If my basic HazMat training has taught me nothing else, it's that if you see a glowing green monkey running away from something, follow that monkey!

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    Quote Originally Posted by Firetacoma1 View Post
    Some scary words in there:
    Live victim
    Flammable liquid
    Rookie



    They talk the talk, but they sure ain't walking the walk!

    WRONG! They are not anywhere near as scary as: "Itís not dangerous"

  18. #18
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    DrP. I sort of almost agree with you. However here are my thoughts. Giving a Rookie a controlled environment to begin training is about the best way to initiate a person. My first ever fires were done at CFB Esquimalt Damage Control School for the Navy. The trainer we had was a huge 3/4" steel contruction. The entrance was about 15 feet long, on a slight down slope, with a left turn at the bottom. About 6 or 8 feet past the turn were two huge double doors with a drop latch on the approach side. Purpose was to teach door/hatch procedures. Past the doors, another 6 feet or so the corridor opened up into a T room. The room was about 10x10, with a ceiling height of about 8 feet. The floor was expanded steel mesh, with a floor gap of about 6 or 8 inches. This well was where the fires came from, in the form of oil/diesel mix. Across from the T entrance was an exit door to outside.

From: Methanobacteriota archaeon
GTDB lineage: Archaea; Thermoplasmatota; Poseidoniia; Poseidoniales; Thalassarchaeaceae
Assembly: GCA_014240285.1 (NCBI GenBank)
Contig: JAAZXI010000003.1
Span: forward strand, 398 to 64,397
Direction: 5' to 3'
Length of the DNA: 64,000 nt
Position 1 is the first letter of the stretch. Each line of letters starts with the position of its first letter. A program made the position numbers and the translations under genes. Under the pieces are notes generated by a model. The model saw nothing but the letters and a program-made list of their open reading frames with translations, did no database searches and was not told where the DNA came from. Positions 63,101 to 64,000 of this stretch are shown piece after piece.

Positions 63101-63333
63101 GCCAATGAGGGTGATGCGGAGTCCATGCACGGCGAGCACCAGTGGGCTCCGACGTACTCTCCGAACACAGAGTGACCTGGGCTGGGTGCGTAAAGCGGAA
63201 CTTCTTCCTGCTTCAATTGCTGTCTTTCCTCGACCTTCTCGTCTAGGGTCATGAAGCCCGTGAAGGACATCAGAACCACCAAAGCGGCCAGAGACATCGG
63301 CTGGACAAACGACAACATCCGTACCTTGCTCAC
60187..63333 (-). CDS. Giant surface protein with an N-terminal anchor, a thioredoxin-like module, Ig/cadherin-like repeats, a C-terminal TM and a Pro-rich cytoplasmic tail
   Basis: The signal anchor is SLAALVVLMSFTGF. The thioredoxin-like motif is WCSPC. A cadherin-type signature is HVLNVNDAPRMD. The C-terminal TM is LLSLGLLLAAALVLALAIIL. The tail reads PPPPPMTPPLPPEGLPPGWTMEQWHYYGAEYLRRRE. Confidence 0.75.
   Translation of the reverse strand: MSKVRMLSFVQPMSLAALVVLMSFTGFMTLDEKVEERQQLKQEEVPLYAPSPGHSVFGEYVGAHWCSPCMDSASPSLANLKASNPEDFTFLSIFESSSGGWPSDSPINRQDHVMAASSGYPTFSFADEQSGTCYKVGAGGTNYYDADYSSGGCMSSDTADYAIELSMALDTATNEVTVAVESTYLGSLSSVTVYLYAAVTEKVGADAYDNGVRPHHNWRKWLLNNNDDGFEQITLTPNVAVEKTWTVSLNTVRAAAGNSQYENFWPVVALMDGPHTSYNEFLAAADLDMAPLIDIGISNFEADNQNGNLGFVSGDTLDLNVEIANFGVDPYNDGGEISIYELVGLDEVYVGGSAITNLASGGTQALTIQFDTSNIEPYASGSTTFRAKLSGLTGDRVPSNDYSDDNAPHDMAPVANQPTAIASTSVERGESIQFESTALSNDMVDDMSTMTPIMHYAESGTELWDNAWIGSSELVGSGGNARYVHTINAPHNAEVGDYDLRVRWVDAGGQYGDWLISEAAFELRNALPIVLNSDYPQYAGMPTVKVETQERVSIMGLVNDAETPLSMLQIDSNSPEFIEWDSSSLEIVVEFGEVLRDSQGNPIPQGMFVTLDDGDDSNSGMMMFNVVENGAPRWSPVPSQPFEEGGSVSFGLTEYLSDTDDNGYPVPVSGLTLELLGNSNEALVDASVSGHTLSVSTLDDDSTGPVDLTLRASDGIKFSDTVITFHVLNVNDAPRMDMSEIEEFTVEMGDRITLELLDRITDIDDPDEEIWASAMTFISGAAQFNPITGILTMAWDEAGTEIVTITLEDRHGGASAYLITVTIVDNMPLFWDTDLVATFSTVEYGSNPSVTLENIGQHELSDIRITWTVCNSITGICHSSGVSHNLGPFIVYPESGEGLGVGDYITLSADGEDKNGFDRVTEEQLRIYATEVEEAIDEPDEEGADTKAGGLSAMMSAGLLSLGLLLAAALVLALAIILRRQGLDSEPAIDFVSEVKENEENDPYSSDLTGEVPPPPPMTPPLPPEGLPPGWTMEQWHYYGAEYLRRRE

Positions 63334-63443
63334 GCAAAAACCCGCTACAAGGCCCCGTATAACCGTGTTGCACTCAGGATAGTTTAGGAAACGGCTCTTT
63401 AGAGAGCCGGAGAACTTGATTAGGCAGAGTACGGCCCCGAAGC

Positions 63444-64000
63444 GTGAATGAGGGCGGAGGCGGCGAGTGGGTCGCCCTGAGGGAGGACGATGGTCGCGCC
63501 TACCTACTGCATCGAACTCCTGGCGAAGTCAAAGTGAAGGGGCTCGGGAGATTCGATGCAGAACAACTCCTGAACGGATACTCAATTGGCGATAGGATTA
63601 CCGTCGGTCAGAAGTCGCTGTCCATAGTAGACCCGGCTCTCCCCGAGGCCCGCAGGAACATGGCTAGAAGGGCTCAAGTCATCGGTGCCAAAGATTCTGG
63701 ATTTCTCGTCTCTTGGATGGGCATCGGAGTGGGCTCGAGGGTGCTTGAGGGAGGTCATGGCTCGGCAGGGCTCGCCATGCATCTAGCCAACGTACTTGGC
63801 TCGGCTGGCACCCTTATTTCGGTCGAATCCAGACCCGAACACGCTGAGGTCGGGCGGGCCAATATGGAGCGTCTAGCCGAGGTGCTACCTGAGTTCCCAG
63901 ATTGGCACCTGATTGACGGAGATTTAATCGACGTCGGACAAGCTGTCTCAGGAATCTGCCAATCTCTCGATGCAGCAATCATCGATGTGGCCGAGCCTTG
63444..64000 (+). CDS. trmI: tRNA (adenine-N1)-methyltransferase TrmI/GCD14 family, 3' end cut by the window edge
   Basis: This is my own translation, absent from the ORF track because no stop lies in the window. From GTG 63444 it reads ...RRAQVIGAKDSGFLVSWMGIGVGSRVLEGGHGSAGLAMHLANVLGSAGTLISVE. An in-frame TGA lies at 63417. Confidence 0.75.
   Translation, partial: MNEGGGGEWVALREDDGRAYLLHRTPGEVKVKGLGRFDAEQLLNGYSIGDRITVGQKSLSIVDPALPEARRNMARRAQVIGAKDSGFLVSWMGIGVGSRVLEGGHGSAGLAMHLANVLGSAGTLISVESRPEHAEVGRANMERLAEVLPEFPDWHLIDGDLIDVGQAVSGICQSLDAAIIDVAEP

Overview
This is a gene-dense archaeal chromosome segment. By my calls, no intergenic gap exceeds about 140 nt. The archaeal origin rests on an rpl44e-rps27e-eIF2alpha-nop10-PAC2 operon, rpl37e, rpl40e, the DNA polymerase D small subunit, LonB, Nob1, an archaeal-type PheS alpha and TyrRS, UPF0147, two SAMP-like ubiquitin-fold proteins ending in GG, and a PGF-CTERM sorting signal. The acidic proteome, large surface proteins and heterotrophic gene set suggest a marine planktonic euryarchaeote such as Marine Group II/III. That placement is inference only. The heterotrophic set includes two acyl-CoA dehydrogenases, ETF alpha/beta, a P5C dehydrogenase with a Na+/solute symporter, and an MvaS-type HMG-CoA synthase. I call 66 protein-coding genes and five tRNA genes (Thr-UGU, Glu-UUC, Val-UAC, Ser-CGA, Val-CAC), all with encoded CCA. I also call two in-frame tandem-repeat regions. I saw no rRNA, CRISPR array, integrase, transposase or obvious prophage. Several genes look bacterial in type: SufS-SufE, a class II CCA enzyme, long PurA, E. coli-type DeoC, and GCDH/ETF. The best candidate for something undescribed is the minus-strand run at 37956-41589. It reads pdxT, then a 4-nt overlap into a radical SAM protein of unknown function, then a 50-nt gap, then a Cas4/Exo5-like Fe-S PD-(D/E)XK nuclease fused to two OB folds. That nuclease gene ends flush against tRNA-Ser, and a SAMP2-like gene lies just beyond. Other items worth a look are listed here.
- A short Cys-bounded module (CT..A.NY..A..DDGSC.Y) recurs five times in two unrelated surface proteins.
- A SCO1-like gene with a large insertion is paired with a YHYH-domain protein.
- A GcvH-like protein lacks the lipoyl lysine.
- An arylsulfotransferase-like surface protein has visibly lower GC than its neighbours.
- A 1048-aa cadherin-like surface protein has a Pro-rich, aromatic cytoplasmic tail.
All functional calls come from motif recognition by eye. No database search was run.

During my class, we had 22 students. It was July and very hot - around 80F. 18 of us did our runs through before noon hour. I and 3 others had to wait until after lunch to do our run-throughs. As luck has it, I was #4 in line, with the rest of the class behind me, doing hosehandling.

    When the Instructor lit the fire, we were about 15 or 20 feet back from the entrance - good thing in this case. There was a BIG BANG, and a fireball that shot through the hallway and out the main entrance. The firefighter/instructor beside me, who was to lead us in, looked at me and said "Gee. I've never seen it do that before." Umm, ya, thats a great confidence booster for a rookie.

    So eventually we start our attack. Before we got to the left turn, we had rotated the Guy on the Nob twice. Which now placed me in the #2 slot. By the time we hit the doors, I got slid to the lead, and I finished the job. Which was no fun, because every time I'd chase the fire to a corner and almost have it totally overhauled, it would roll under our feet, through the fuel well, and re-light in another corner. It took the better part of (I think) 15 minutes from the time we cleared the doors until I finally got it cool enough to knock the flames out.

    I can remember entering through the doors and seeing fire rolling over my head, and water filling my boots from the spray. Oh.... I forgot to mention:

    Our gear consisted of what the Navy calls "B" gear. It has NO thermal protection, and almost no water repellancy. We wore no helmets, and over hands and heads, cotton gloves that go to the elbows, and flash hoods. Our "BAs" were CHEMOX units.